Worms in Children


Worms in children are a common problem and a source of great distress to the children as well as the parents. Children may get infected with several types of worms like pinworms, roundworms, ringworms, tapeworms, etc.

Pinworm infections and round worm infection or ascariasis are the most common type of worm infections in children.

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The worm eggs enter the body through the oral cavity or mouth and lodge or attach themselves in the intestines. They then suck up the nutrients and the juices in the food items resulting in undernourishment of the child and subsequent weight loss.

Symptoms of worms in children

Some of the symptoms of worms in children are as follows:

For pinworm infection-

• The worms travel down the intestine and come out of the anus at night time or early morning. The female pinworms may lay their eggs in the lining around the anus. This results in intense itching of the bottom in children. A child who constantly scratches his/her bottom may be infected with worms.

• The worms eat up all the nourishment in the children. So even though a child may have a healthy and proper diet, he/she may be malnourished resulting in loss of weight, becoming lean and decreases in body immunity

• There will be increased instances of abdominal irritation and pain complaints in children who are infected with worms.

• Other symptoms that are not so severe in children infected with worms are loss of appetite, insomnia, increased irritability, stomach upsets and constant restlessness.

For roundworm infection or ascariasis-

• The round worms may affect the lungs as well as the intestines in children.

• After incubation, the larvae move up the lymphatic system or bloodstream to the lungs which may result in symptoms similar to pneumonia or asthma. Shortness of breath, chronic or persistent cough and wheezing are some of the symptoms of lung infection with roundworms. The child may eventually cough up the larvae through the throat and re-ingest them.

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• The larvae usually live out their life and die in the intestines. Mild infection with roundworms may show symptoms such as vomiting and nausea, bloody stools, diarhea and a vague pain in the abdomen in children. Severe cases of roundworm infections in children may show signs such as worms in stool or vomit, increased tiredness or fatigue, loss in weight, chronic and extreme pains of the abdomen, nausea and vomiting.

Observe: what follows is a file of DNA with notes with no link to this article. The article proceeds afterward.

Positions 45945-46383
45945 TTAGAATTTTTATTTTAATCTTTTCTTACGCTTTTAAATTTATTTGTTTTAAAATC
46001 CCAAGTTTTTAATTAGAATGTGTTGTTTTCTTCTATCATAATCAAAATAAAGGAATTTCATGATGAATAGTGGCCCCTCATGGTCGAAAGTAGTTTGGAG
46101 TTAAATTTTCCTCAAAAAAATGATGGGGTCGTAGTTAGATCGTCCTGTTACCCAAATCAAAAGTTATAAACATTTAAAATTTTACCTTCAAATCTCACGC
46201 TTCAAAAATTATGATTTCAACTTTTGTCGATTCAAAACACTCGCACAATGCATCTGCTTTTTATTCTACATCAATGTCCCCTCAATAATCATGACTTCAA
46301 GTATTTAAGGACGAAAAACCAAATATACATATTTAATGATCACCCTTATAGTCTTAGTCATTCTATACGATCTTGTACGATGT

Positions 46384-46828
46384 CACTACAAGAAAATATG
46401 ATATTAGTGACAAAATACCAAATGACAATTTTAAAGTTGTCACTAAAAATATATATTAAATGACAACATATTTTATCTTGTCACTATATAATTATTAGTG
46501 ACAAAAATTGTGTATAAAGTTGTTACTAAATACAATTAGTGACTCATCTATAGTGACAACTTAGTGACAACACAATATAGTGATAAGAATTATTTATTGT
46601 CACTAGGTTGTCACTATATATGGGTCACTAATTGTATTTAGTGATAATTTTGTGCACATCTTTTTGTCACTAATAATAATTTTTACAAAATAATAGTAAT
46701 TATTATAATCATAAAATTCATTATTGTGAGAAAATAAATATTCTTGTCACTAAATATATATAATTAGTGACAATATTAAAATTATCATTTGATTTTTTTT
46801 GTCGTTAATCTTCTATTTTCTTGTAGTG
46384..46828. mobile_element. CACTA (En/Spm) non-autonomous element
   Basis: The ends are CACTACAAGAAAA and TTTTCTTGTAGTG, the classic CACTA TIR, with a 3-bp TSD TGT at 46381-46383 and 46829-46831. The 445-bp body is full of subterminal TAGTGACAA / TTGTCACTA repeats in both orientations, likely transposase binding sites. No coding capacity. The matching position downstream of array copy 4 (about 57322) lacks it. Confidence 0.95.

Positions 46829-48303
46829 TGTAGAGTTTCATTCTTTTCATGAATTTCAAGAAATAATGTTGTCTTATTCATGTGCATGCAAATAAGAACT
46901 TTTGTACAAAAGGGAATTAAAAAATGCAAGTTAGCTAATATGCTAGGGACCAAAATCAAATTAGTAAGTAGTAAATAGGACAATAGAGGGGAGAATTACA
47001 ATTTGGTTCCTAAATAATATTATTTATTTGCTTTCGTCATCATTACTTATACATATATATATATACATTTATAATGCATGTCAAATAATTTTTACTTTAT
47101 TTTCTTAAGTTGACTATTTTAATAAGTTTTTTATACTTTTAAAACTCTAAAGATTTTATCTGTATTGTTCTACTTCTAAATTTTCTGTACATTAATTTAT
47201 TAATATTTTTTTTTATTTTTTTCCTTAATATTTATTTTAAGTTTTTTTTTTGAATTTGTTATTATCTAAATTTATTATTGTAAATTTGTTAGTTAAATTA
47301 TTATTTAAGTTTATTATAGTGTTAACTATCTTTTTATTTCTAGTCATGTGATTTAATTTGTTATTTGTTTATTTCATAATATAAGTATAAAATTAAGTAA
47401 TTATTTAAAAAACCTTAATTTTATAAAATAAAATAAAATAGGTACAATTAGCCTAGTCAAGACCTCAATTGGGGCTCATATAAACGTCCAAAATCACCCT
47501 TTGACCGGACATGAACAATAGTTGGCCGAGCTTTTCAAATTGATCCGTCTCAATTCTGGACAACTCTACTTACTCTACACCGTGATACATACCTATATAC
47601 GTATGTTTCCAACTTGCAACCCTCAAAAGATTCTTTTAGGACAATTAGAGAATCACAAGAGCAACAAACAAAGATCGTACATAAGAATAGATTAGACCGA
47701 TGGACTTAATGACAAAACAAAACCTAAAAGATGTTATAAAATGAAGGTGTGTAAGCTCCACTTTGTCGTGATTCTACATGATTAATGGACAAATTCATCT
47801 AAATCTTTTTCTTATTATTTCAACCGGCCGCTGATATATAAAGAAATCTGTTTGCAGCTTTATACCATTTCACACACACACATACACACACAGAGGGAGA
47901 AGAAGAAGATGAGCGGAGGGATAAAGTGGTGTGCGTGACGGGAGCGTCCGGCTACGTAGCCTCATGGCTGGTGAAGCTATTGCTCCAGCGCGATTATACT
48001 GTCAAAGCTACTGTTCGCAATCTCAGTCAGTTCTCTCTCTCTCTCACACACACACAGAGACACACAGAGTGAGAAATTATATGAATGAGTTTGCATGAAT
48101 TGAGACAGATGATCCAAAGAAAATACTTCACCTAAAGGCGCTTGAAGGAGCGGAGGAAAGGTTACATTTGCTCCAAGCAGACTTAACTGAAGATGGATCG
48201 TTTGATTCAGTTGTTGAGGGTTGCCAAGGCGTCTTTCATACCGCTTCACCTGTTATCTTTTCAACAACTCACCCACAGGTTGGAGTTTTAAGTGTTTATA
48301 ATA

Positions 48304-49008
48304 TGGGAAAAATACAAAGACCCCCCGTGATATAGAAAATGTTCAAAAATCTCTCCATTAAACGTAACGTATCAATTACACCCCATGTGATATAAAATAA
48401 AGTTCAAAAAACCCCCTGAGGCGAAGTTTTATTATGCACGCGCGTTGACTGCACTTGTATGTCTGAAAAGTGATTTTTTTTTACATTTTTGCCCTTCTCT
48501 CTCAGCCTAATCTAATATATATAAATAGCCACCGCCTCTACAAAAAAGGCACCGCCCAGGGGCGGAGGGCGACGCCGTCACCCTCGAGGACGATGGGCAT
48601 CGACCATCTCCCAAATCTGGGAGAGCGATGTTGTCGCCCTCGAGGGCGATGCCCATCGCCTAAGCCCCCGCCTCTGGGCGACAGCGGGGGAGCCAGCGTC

Causes and spread of worms in children

Some of the causes and risk factors of worms in children are as follows:

• The micro eggs of the pinworms are present in the house dust, the pillows, bed sheets, towels, etc. The children may come in contact with such materials infected with the worm eggs and transport them to their mouths with their fingers.

• Other carriers of worm eggs or pin worms are contaminated or adulterated food, water, sand or soil.

• Children who live in warmer climates and unsanitary or unhygienic conditions are at greater risk to develop worm infections than others.

• Round worms are transmitted via contact with human fecal material present in the soil or the fruits and vegetables grown in contaminated soil. Children usually tend to play in sands and soil in playground and are highly susceptible to develop roundworm infection

Treatment of worms in children

The treatment and preventive methods of worms in children are listed below:

• Medications such as anthelmintic, mebendazole, albendazole, pyrantel pamoate and ivermectin are prescribed by doctors in safe dosage to treat worm infections, both roundworms as well as pinworms.

• Sometimes it may be necessary to get topical therapy for the worm eggs

• Parents must see to it that the children maintain a good and high standard of personal hygiene. Also, extra care must be taken to prevent worm infections in children while travelling.

• The undergarments, bed sheets, etc should be thoroughly washed and disinfected to prevent worm infections. In addition, high standards of sanitation and uncontaminated food and water are essential in the prevention of worms in children.


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